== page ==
The Red Sox series did a few things for the Tampa Bay Rays. Not only did it create a scenario where the Red Sox would have to go 23-8 to even catch the Rays now, it also brought about some personal celebrations within the Rays clubhouse. Some of these moments show the longevity, commitment and great feats accomplished by a few of our favorite Rays. But it also silently rewarded a guy who has been viewed as a liability for the wrong reasons.
It was great to see James Shields win his third game in a row after getting demolished in Rogers Centre against the Blue Jays. Especially enlightening was the way Carl Crawford still seems so humble as his name is written next to some of the true icons of the game and still he has that “aw shucks” mannerism to him. But hidden behind all of this was the celebration of the big “10”. Former Rays DH Pat Burrell hit this lofty plateau on my birthday (ironically).
Most Rays Republic members have mixed emotions about Gabe Kapler being on this Rays squad. Some point to his ability to play the outfield with zest and gumption as a perfect model of the consummate professional baseball player. Others nag and argue about his diminishing skills at the plate and his usefulness to this Rays squad has passed him by. I am centered in both camps a bit knowing that 10 years of playing in this league can take a lot out of you, but Kapler is a player that remains “old school” in hustle and demeanor, and that never gets old. But even as the team brought in a chocolate cheesecake to commemorate the moment.
But a confectionary treat should also be brought in for Rays starter James Shields who got to the top of the Rays pitching mountain with his 56th career Rays victory in his 145th career start. It has been classic Shields over the last two weeks after his out of character homer fest in Toronto, and that bodes well for the Rays. Not only has Shields turns his game around, but he is also closing in on a dubious Rays seasonal record. Shields currently has 29 Home Runs allowed, which is tops in the American League, and that total is within 3 of the Rays club record of 32 Home Runs allowed by Tanyon Sturtze back in 2002.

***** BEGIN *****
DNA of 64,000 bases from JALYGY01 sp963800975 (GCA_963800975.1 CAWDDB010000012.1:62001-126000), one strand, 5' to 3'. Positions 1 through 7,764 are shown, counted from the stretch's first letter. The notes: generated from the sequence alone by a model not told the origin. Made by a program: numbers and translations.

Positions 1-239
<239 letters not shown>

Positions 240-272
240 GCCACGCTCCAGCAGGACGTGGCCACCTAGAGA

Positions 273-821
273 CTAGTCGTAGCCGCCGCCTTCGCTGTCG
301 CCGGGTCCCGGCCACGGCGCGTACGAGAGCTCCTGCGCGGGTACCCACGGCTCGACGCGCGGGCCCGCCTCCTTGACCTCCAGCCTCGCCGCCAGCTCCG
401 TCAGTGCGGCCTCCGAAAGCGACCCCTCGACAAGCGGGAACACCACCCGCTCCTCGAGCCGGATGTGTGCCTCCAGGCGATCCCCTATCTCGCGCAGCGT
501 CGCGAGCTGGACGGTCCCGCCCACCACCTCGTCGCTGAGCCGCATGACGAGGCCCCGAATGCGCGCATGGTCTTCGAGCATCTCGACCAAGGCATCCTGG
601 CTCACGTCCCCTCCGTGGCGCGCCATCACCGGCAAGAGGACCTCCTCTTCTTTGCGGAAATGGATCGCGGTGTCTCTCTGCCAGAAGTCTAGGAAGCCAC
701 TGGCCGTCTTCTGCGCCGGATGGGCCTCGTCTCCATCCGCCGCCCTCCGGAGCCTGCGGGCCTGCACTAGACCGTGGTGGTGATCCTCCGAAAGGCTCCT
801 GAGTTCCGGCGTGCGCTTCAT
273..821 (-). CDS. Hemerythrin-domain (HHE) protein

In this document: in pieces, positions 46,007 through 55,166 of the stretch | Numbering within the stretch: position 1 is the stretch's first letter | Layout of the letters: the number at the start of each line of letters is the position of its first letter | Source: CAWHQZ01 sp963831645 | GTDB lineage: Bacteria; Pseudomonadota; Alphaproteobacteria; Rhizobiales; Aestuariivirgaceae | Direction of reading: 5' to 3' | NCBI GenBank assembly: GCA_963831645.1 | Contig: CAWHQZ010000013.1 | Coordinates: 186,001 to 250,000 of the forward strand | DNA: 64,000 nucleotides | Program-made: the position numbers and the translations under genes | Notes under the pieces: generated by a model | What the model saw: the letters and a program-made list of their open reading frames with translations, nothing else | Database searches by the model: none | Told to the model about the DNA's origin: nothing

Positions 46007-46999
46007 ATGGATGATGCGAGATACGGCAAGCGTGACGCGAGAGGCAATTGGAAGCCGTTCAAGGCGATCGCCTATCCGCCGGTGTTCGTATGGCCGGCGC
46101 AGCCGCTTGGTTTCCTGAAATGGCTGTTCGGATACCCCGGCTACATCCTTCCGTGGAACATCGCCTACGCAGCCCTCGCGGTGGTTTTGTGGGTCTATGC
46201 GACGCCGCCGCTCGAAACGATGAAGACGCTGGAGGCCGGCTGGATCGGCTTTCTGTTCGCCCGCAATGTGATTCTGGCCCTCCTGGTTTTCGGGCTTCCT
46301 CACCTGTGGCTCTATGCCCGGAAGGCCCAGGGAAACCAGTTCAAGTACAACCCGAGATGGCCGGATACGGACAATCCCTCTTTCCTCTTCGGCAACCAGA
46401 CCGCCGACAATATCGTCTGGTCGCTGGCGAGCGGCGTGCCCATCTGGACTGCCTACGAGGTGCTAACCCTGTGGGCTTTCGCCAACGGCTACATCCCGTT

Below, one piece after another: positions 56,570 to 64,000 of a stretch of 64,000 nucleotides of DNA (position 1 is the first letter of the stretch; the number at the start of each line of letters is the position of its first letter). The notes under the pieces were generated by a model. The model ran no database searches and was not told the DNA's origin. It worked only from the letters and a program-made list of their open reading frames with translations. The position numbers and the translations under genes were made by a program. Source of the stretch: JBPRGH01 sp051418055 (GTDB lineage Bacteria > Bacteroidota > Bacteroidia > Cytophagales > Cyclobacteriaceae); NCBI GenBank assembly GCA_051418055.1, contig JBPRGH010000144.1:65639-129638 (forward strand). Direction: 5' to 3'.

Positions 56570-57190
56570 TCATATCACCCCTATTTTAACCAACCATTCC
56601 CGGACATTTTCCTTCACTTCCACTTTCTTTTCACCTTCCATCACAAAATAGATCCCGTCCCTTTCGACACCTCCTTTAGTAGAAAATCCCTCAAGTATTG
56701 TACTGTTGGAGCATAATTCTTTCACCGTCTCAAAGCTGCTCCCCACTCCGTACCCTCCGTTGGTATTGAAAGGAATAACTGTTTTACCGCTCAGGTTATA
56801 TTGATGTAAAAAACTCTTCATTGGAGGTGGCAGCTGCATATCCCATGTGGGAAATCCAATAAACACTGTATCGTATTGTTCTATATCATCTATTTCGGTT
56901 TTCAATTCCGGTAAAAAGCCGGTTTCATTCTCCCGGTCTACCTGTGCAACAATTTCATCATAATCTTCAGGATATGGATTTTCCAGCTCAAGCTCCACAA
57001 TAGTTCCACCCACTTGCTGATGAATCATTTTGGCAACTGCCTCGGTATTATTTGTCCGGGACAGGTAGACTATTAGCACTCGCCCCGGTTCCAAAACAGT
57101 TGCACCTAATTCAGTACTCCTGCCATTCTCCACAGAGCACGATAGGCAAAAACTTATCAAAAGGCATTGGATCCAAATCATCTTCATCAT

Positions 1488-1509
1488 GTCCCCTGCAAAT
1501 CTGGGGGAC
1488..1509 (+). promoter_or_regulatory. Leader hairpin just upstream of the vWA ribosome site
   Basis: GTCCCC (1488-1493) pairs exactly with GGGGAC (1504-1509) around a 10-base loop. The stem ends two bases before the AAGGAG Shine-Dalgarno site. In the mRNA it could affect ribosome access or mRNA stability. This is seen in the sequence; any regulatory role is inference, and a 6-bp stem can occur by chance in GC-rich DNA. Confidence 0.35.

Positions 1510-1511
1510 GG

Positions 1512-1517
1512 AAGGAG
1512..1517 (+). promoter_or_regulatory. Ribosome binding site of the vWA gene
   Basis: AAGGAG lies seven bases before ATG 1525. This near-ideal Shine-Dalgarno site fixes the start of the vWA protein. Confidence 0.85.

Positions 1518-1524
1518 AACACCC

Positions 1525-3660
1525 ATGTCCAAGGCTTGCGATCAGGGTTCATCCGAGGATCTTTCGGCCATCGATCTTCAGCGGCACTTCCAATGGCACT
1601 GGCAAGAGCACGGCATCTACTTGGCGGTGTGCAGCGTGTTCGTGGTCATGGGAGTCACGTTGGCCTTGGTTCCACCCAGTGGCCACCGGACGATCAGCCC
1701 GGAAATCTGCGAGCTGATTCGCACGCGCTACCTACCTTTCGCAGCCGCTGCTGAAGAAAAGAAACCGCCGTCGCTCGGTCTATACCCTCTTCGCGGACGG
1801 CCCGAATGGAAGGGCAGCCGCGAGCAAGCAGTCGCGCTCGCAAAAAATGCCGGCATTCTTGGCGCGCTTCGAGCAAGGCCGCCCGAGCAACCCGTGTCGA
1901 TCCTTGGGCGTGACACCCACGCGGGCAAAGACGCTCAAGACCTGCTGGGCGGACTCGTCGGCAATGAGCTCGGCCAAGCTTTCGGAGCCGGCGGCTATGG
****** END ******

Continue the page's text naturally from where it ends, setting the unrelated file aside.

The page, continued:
Even with a 6-2 record now over his last 8 starts, Shields has also shown a bit of his advanced age (28) this year on the mound, but his 13-11 record is very misleading. He has thrown 10 strikeouts in 5 games this season, and also was on the other end of the Dallas Braden Perfect Game against the Rays. As the cocky veteran on the Rays staff this year, Shields has also established his legacy here in Tampa Bay by finally rising to the top. But another Rays has been on top for quite a while, and we might be seeing the twilight of his Rays adventure.
There is no denying that Carl Crawford is a humble and timid person off the field. The guy is soft-spoken and polite to the end. So when he hit his 100th Home Run last night to push himself past Fred McGriff and into the third spot in the Rays all time Home Run list, you knew he would not want a big thing made out if the event. And the same thing happened twice this year as Crawford jumped over the 400 stolen bases mark, or even hit his 100th triple. This same guy will probably be the first player to enter the Baseball Hall of Fame wearing a Rays cap ( hopefully an old 2002 model ) and you would think he was only selected as Employee of the Month at your local Publix.
But that is what you love about C C, that he is caught up in the numbers or the historical significance of it all right now. Crawford is definitely the type of guy who will reflect on it after his job is done maybe this off season on the accomplishments and events that have transpired over his Rays career with admiration, but the whole enchilada has not hit him yet. The iconic baseball names like Ty Cobb, Tris Speaker, Lou Brock, Frankie Frisch, Kenny Lofton, Paul Molitor and Tim Raines, who pushed beyond that 100 HR,100 triples and 400 stolen base mark like Crawford also had that humble gene close in their minds and heart.
People will remark soon about this team as winners. They will embrace them again as playoff contenders, but one of the greatest things to me about this Rays team is the way each player melts into the whole stew of doping it the “Rays Way”. You have a wily veteran (Kapler) who might be seeing the sunset of his professional career hit a high water mark of 10 years of MLB Service while watching the kids win nightly. You have a pitcher young in age, but older in his leadership ability and effort (Shields) while guiding this team again towards the path of remembrance.
And then you have the still swift feet of Crawford, who might soon find these same feet walking out of his Rays clubhouse for the last time after their playoff run. Each celebrating a different special moment this season, but all collectively staying true to the Rays mantra of “WIN- What’s Important Now”. Last night’s series victory over the Red Sox might be a special moment in the melting pot of the 2010 Rays, but within that cauldron of bubbling goodness is the feats of Kapler, Crawford and Shields each going in their own singular directions, but within the path of the Rays destiny.
- Posted on August 26, 2010 at 1:33 pm
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- Tags: B J Upton, Ben Zobrist, Boston Red Sox, Carl Crawford, Carlos Pena, Dan Johnson, David Price, Evan Longoria, James Sheilds, John Jaso, Matt Garza, Matt Joyce, Rays, Rays Renegade, Rays versus Red Sox, Rays vs Red Sox, Tampa Bay Rays